The Integrated Circuit

 

Wood grain is the texture left behind when cutting across the cells that used to carry nutrients through a tree. We took discarded wood scraps, layering traces by following the tree’s past growth in the form of grain with conductive paint to form a basic circuit. Using touch and interlocking pieces of wood (i.e. joints), small pieces of wood and basic electronics prototyping materials can be recombined into forms from basic voltage divider switches to more complex systems; however, interlocking pieces require close attention to the grain to fit them together into contact. 

The term “integrated circuit”, coined by feminist technology scholar Rachel Grossman and taken up by technology philosopher Donna Haraway, evokes the ways humans and other living beings power and are plugged into global capital, labor, and material flows with uneven consequences. When touched, this simple circuit passes electricity over the paths formed years ago by the flows of the tree’s nutrients, asking: What hidden material and labor flows sustain our technology practices?

Materials: Scrap wood, leftover wiring or copper conductive tape, LEDs, conductive paint, card stock or thin mat board scraps, coin battery, scrap tape, human, pencil, brush, woodworking tools as needed.

Grossman, R. (1979). Women’s place in the integrated circuit. New England Free Press.

Haraway, D. (1990). A manifesto for cyborgs: Science, technology, and socialist feminism in the 1980s. Feminism/postmodernism, 190-233.


Step 1: Gathering

Find a dry piece of scrap wood of any species and quality that is too small to be reused in your fabrication practice. It can be just wood or a laminated piece like plywood. Collect or borrow wiring or conductive copper tape, LEDs, a small battery, paintbrush and pencil, scrap card stock or mat board, and tape. You can purchase or make your own conductive paint with graphite and adhesive like this.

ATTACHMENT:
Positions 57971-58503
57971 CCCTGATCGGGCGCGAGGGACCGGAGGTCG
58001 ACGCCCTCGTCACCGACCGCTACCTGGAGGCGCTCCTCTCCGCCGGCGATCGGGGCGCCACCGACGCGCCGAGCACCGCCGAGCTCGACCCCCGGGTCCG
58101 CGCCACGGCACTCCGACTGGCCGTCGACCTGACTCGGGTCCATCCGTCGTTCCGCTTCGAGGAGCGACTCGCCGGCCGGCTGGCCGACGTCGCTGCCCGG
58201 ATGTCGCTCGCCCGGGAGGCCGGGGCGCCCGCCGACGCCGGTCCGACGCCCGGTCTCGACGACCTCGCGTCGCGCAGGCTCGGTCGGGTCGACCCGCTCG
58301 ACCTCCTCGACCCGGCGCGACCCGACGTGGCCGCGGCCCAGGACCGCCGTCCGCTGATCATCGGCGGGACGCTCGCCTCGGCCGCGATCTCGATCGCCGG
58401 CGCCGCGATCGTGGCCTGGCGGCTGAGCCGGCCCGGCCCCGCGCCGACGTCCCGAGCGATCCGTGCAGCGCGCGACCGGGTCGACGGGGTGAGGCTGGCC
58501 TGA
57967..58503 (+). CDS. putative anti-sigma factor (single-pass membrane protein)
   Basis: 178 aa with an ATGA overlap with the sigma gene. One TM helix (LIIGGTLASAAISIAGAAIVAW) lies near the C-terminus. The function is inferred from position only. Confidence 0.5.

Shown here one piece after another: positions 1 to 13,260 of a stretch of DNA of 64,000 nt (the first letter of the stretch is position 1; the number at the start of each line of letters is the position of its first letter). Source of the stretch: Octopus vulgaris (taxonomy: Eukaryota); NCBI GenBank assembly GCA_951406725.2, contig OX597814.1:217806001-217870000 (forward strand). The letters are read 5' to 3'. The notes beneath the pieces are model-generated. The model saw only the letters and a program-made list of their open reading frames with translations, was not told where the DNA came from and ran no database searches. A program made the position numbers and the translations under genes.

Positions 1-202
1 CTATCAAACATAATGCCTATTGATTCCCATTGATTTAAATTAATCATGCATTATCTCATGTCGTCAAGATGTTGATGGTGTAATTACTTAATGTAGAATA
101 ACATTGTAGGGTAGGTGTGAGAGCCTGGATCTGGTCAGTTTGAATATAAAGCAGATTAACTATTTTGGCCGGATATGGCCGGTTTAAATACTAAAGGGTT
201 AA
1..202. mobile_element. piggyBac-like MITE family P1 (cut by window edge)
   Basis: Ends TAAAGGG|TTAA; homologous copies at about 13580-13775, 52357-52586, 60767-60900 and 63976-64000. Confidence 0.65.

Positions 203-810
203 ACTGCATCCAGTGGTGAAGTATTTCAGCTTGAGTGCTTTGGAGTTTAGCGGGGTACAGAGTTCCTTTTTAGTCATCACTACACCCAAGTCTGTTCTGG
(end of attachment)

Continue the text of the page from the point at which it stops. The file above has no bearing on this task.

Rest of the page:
Saws and chisels are necessary for interlocking pieces, cutting, and shaping. Chiseling also allows for different raised forms and is handy for cleaning up errant paint.

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Step 2: Tracing

Using the scrap card stock or mat board and the template downloadable from here, lay out and cut the coin battery holder, slotting the battery inside once assembled. You’ll want to follow the arrows to create leads using the least worn sections of copper tape possible because it’s already fragile. Depending on what you’re powering or connecting to, it is worth experimenting with different materials for the leads, especially if your scavenged conductive materials are dirty or tattered.

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With the conductive paint, trace along the grain leaving at least two small gaps: one for affixing an LED, and another in between the LED and the battery.

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You can also let the wood shape the paint through dripping or vascular action, which draws liquid up through the end grain. Using the end grain allows you to plug wiring directly into the grain.

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Step 3: Connecting

Connect the battery leads to the painted circuit.

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Attach the LED. In this example, the sticker LED has a positive and negative end that should be oriented the same as the battery’s leads.

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Step 4: Illuminating traces

Hold your finger on the remaining gap in the circuit to illuminate the LED. Depending on how powerful it is, you may need to make a shade to disperse the light or add mirrors to brighten it. Looking around, what other traces of past lives and labor do you see fueling technology production?

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